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Title: Atlantic forest woody carbon stock estimation for different successional stages using Sentinel-2 data
Keywords: Semideciduous seasonal forest
Non-parametric modeling
Artificial neural networks
Passive remote sensing
Forest succession
Issue Date: Feb-2023
Publisher: Elsevier
Citation: VERLY, O. M. et al. Atlantic forest woody carbon stock estimation for different successional stages using Sentinel-2 data. Ecological Indicators, [S.l.], v. 146, Feb. 2023.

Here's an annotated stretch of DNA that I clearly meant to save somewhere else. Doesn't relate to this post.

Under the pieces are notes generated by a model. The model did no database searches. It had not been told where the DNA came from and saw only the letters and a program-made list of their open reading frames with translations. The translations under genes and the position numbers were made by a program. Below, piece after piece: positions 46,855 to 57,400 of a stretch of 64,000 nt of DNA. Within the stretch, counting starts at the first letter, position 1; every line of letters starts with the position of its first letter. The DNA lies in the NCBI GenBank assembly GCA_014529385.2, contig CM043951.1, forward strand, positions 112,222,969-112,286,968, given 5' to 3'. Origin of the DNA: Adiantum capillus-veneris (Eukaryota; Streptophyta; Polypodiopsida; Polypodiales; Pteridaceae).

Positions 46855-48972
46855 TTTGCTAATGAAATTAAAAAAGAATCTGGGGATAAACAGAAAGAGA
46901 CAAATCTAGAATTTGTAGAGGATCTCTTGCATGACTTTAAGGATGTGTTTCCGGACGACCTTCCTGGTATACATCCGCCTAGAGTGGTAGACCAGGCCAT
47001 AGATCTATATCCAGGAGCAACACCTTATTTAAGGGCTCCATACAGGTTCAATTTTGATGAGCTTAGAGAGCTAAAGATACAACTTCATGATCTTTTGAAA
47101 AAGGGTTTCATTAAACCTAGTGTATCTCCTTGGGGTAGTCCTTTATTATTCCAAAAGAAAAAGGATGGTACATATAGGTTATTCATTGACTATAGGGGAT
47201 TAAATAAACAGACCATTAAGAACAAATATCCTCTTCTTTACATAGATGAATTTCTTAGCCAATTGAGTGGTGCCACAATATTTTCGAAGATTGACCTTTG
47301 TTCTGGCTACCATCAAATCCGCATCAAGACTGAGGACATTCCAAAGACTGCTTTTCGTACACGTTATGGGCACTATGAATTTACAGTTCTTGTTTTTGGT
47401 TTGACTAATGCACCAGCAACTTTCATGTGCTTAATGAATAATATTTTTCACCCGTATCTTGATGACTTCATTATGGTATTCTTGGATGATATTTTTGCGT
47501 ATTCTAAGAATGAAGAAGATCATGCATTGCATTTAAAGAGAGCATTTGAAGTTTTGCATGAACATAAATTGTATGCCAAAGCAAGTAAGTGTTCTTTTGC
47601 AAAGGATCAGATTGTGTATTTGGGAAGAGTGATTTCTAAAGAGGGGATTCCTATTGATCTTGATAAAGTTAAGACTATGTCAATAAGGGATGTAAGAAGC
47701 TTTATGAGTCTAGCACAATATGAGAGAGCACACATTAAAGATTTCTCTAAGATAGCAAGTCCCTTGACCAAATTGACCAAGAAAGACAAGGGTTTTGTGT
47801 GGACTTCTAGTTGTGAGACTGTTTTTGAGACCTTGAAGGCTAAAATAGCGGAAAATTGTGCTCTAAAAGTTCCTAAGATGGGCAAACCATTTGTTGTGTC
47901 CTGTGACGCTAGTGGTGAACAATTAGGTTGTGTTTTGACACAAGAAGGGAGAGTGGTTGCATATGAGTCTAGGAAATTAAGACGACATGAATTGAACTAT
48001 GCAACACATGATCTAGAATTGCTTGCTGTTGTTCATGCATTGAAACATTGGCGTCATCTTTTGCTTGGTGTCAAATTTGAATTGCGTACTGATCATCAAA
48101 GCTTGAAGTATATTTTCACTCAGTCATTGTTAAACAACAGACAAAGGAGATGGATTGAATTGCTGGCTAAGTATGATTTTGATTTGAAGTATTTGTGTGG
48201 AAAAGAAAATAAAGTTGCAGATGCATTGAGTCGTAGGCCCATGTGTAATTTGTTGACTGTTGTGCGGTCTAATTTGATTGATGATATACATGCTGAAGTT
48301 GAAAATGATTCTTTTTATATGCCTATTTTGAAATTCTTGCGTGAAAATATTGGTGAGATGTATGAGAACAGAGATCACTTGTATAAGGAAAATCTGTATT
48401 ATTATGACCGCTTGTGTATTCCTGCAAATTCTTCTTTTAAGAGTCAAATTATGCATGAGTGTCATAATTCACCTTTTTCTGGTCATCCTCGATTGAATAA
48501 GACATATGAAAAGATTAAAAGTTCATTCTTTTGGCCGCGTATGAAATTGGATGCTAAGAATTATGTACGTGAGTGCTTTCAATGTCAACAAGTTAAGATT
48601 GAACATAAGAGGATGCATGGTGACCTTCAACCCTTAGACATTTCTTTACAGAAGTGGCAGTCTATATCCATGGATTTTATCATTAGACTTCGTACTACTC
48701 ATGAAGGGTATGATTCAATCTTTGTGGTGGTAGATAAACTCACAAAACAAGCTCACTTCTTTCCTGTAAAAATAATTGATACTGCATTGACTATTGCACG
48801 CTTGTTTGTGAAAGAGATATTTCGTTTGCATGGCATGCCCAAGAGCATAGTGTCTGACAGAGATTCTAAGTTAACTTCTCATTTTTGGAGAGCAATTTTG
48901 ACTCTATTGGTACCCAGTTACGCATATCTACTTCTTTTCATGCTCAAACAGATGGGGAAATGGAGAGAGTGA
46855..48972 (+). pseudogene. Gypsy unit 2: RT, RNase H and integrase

Abstract: The Atlantic Forest is one of the most threatened biodiversity hotspots and environmental impacts has made its landscape fragmented and heterogeneous. The heterogeneity of the fragments is a challenge for the characterization and quantification of forest resources, such as the stock of biomass and carbon. Methodologies based on remote sensing have been used, to improve these estimates without compromising execution costs. The objective was to estimate, with high spatial resolution passive remote sensing, the aboveground carbon stock in fragments of different successional stages of the Atlantic Forest. Forests were classified into initial, intermediate, and advanced successional stages. In each stratum, 10 plots (20x50 m) were established, and the carbon stock was calculated by adjusted Schumacher and Hall model. The reflectances of the blue, green, red, and near-infrared bands and vegetation indices (VIs) were obtained in the dry and rainy seasons, from MSI/Sentinel-2 images, with a resolution of 10 m. Artificial Neural Networks (ANN), with different combinations of variables, were trained and validated with simulated reflectance values. Carbon was estimated by ANN with the best performance in training and validation. The average carbon stock in the initial, intermediate, and advanced strata was 24.99, 35.79 and 82.28 Mg ha−1, respectively, with a general average of 47.68 Mg ha−1. The carbon estimates were better with the ANN trained with the reflectances of the rainy season. The addition of VIs did not improve ANN performance. The simulated spectral data were consistent and adequate to validate the selected ANN. The total carbon stock, modeled was 41,962.15 Mg, ranging from 6.68 to 108.29 Mg ha−1, with an average of 48.70 Mg ha−1. The carbon stock in the advanced stratum is more than three times that observed in the initial stratum, and they were efficiently estimated using high-resolution multispectral data, obtained in the rainy season, as inputs.
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